Nestlé is helping to accelerate the development of China's coffee industry with the construction of new facilities that will provide farmers with training in improved growing techniques, at the same time as promoting the beverage to more consumers.
The company has signed a memorandum of understanding with the local government in Pu'er, Yunnan province, agreeing to invest in a Nescafé Coffee Centre in the region that will include a coffee farming institute and a 'consumer experience centre'.
The institute, which will be the largest of its kind in China, will provide training to 5,000 farmers, agronomists, and coffee business professionals every year.
The experience centre will be used to raise the profile of coffee grown in Yunnan province among consumers from China and the rest of the world.
The site will also provide much-needed infrastructure to support rapidly expanding coffee production in the region. It will offer modern warehousing facilities and a quality testing laboratory that will help to set local benchmarks against international standards.
Marking 25 years
"We have worked with farmers and the local authorities in Yunnan province for 25 years to develop the region into a world-class coffee growing district," said Heiko Schipper, Managing Director of Nestlé's Food and Beverage Division in the Greater China region.
"Over that time, our agronomists have provided more than 8,500 farmers with free agricultural assistance and training in improved growing techniques.
"This new centre is a continuation of our long-term investment in the future of coffee production and consumption in China," he added.
The Nescafé Coffee Centre in Pu'er will give consumers the opportunity to learn about the origins of coffee growing in the region and to sample different blends.
It is a continuation of Nestlé's efforts to promote coffee to Chinese consumers.
In 2012 the company launched a new version of its Nescafé 1+2 Original instant coffee, based on extensive research that found Chinese consumers now expect a richer, more aromatic taste with more balanced, milky flavours.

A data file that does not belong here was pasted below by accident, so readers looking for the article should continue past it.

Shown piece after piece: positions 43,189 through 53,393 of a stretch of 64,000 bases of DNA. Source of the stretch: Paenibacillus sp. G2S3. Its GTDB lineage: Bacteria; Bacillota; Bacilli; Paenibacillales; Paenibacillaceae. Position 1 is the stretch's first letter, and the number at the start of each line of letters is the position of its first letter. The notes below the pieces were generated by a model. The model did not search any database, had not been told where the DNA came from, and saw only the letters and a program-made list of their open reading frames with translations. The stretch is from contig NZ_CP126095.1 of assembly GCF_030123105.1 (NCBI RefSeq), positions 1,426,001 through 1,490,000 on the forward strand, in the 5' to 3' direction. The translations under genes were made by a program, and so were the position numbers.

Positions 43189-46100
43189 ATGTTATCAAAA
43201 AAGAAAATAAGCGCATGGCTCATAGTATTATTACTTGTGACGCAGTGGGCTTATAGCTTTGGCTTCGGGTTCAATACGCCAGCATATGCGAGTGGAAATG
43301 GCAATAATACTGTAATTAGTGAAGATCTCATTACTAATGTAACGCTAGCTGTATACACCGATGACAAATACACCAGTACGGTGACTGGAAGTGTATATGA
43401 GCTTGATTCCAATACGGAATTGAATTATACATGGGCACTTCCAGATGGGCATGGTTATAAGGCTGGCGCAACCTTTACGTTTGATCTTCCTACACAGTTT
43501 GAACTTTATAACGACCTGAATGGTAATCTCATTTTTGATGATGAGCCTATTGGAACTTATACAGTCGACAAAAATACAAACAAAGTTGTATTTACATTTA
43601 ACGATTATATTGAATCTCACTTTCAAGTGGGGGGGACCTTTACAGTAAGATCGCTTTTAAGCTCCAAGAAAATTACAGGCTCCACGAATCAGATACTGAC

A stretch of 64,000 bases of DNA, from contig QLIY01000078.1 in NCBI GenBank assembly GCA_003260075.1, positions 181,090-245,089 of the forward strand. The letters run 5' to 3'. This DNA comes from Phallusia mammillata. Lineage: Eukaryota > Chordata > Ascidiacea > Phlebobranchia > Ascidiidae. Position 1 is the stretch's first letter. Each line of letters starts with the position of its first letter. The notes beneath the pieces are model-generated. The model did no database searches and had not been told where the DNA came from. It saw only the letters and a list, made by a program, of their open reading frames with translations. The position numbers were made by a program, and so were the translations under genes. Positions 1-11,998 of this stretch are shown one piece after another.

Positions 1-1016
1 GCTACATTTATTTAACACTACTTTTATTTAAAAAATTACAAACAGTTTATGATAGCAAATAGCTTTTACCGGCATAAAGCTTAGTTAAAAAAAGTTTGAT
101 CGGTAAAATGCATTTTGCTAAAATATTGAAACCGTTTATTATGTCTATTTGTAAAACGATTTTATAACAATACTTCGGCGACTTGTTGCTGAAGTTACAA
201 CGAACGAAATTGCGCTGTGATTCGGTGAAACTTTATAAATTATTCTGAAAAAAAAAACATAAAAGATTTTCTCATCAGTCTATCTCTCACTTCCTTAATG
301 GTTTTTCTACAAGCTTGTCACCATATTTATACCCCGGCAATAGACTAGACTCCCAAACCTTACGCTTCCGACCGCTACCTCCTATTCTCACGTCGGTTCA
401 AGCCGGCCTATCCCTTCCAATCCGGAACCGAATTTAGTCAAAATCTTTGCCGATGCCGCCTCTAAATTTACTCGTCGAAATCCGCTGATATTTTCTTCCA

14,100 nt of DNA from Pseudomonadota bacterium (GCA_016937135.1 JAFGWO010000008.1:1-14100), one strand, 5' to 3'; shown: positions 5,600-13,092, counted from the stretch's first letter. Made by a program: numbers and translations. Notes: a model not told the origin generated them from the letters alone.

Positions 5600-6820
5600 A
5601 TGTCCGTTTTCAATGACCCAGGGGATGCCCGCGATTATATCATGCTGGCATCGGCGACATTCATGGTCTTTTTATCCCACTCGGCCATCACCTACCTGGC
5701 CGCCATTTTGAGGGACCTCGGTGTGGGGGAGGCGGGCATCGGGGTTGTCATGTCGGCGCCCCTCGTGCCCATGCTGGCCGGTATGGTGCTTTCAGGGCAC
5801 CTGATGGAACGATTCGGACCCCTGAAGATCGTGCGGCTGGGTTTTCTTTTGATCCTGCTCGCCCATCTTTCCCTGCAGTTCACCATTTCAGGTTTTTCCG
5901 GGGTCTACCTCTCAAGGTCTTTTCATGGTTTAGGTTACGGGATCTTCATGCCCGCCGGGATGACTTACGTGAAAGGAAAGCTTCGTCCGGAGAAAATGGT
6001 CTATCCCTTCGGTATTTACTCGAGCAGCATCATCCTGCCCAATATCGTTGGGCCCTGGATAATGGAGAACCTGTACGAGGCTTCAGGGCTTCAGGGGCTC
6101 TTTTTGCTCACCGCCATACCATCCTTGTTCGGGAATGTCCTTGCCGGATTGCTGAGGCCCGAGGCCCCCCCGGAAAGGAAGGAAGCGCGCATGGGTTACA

"People in China originally began drinking coffee simply as a 'pick-me-up'," Mr Schipper continued. "Today, more and more Chinese consumers are regarding coffee as a social drink.
"They are increasingly taking time to savour the experience of drinking it in and out of home."
Nestlé efforts to help farmers successfully grow coffee in Yunnan province were recognised with a World Business and Development Award last year.
The company has set up buying stations to procure coffee directly from farmers, helping them obtain better prices and a steady income. In turn, this has helped Nestlé obtain a regular supply of quality coffee.
In 2011, the company extended its support for local farmers in Yunnan with the introduction of the Nescafé Plan. The ten-year, worldwide, CHF 350 million initiative brings together Nestlé's commitments on coffee farming, production, supply and consumption.
It will see the company double the amount of coffee it buys directly from farmers and their associations by 2015.
Nestlé purchased 10,500 tonnes of coffee during the last season in Yunnan province, or about 20% of the region's total crop. The company's coffee buying programme directly supports the livelihoods of up to 20,000 people.
In total, Nestlé's commitment to developing coffee growing in the region has a positive impact on the livelihoods of about 80,000 members of the wider farming community.
Nestlé announced its investment in Yunnan province just two days after it said it would continue with the second phase of its five-year, 500 million Yuan (more than CHF 70 million) investment in its ice-cream business in China.
The company completed the first phase of the investment last year with the installation of new equipment at its ice cream cones factory in Guangzhou province.
This will increase production capacity to over two million per day, making the factory Nestlé's largest ice cream cone manufacturing facility in the world.